On production gear, like Fender (ouch, I hate that word, will never get a boat! :smug: ) you can find smaller radii.
    And acoustics have approx .2 mm radius...:rolleyes:
     
  12. FBB Custom

    FBB Custom TalkBass Pro Commercial User

    Jan 26, 2002
    Maryland
    Owner: FBB Bass Works
    I have done 3/4", which I like, but I only have the Porter Cable 693 and things get a little hairy with that big a bit in a smallish router. If I had a more beefy router I would do 3/4" more often.
     
  13. pilotjones

    pilotjones

    Nov 8, 2001
    US-NY-NYC
    Question: In doing the 3/4" with the weaker router, do you take a lot of stepped depth cuts?
     
  14. budman

    budman Commercial User

    Oct 7, 2004
    Houston, TX
    Owner/builder of LeCompte Electric Bass
    Yes, even with a stronger router I'll take two or three passes to make a rounder over no matter what the radius.

    I might add that the larger the round over radius the more encroachment it has on the precious real estaste that is the top and back. Depending on your design it can mess with the size of your control cavities and neck pockets.
     
  15. FBB Custom

    FBB Custom TalkBass Pro Commercial User

    Jan 26, 2002
    Maryland
    Owner: FBB Bass Works
    Either that or start with a 1/2" radius and then cut the 3/4". But the 3/4" radius bit makes the 693 harder to control even when it's not biting into the wood. Definately get your work clamped down tightly as well.
     
  16. pilotjones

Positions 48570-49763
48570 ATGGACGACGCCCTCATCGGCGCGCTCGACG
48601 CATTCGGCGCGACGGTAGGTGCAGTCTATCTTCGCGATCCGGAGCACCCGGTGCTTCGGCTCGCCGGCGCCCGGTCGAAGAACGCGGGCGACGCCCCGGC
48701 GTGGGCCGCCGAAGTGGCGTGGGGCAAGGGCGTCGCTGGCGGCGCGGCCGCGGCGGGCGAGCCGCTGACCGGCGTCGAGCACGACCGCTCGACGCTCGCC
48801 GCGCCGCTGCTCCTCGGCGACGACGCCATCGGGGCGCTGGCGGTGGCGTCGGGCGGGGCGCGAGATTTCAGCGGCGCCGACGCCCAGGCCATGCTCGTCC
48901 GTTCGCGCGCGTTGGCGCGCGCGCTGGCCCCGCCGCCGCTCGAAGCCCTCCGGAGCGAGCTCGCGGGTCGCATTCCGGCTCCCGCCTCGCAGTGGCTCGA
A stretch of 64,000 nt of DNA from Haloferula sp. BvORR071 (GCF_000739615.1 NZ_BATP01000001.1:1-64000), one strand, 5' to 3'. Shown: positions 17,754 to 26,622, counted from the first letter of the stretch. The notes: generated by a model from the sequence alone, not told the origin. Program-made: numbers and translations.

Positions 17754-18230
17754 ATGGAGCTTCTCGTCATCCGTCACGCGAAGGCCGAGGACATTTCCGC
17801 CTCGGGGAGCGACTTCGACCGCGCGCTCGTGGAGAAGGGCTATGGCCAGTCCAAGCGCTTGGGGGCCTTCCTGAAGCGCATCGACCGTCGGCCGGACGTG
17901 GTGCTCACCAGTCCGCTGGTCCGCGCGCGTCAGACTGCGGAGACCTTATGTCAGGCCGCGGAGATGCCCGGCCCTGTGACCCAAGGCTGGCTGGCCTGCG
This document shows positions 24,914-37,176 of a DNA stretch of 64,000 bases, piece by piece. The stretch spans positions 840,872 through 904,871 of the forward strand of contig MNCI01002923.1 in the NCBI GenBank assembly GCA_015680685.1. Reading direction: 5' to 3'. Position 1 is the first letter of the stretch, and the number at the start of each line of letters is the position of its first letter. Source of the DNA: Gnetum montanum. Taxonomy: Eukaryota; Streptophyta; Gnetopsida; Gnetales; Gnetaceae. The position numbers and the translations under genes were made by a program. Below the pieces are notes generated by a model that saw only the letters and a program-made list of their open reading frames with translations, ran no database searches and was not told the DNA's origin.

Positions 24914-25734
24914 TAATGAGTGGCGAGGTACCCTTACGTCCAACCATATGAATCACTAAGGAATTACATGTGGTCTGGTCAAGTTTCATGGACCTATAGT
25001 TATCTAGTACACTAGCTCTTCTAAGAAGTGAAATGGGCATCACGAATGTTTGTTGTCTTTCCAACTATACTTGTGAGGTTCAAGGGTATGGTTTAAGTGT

pilotjones

    Nov 8, 2001
    US-NY-NYC
    Somehow a handrail countour sounds sort of right for an instrument you hold in your hands. And it sounds like a possibility for use in neck shaping (per the other thread),

    If it's hard to control the 3/4 roundover, I can imagine it would be that much worse with the table edge/handrail ellipse, which has a 7/8 radial sweep. Sounds like something you might use inverted in a router table maybe.

    For that matter, does anyone do their roundovers on a router table, rather than router by hand on top?
     
  17. FBB Custom

    FBB Custom TalkBass Pro Commercial User

    Jan 26, 2002
    Maryland
    Owner: FBB Bass Works
    Yes, those huge bits are safer in the router table. But watch out for your work piece getting launched off the table and keep those hands away from the bit.
     
  18. Musiclogic

    Musiclogic Commercial User

    Aug 6, 2005
    Southwest Michigan
    Owner/Builder: HJC Customs USA, The Cool Lute, C G O
    I have very little problem with the larger bits in my routers. There are 3 keys to using Large daimeter bits in a router as opposed to a router table.

    1) stable/ level worksurface on both sides of the router base. I use an extended baseplate that protrudes 3" out from the stock base plate to allow for plenty of room between the body and support area around it.

    2) Stepped cuts of no more than 1/8" per pass. Yes it takes a little longer, but the results are well worth it in sanding time saved and less chance of chipout.

    3) Take your time. Do not try to make the cut too fast. A good sharp bit will help to control any router burn, and this will help to get a nice smooth cut with little to no chipout.

    Just my 2 1/2 cents worth.
     
  19. pilotjones

    pilotjones

    Nov 8, 2001
    US-NY-NYC
    Hey folks,

    I ran this poll / info thread a two and a half years ago. Recently there have been two new threads asking for roundover size details.

    Also, many of both the pro and the amateur builders who answered last time have moved on, to be replaced by a great new crop.

    So, everyone, let's do this again and add to the previous data and comments. Here's a recap of the initial post.
     
  20. Primary

    Primary TB Assistant

    Here are some related products that TB members are talking about. Clicking on a product will take you to TB’s partner, Primary, where you can find links to TB discussions about these products.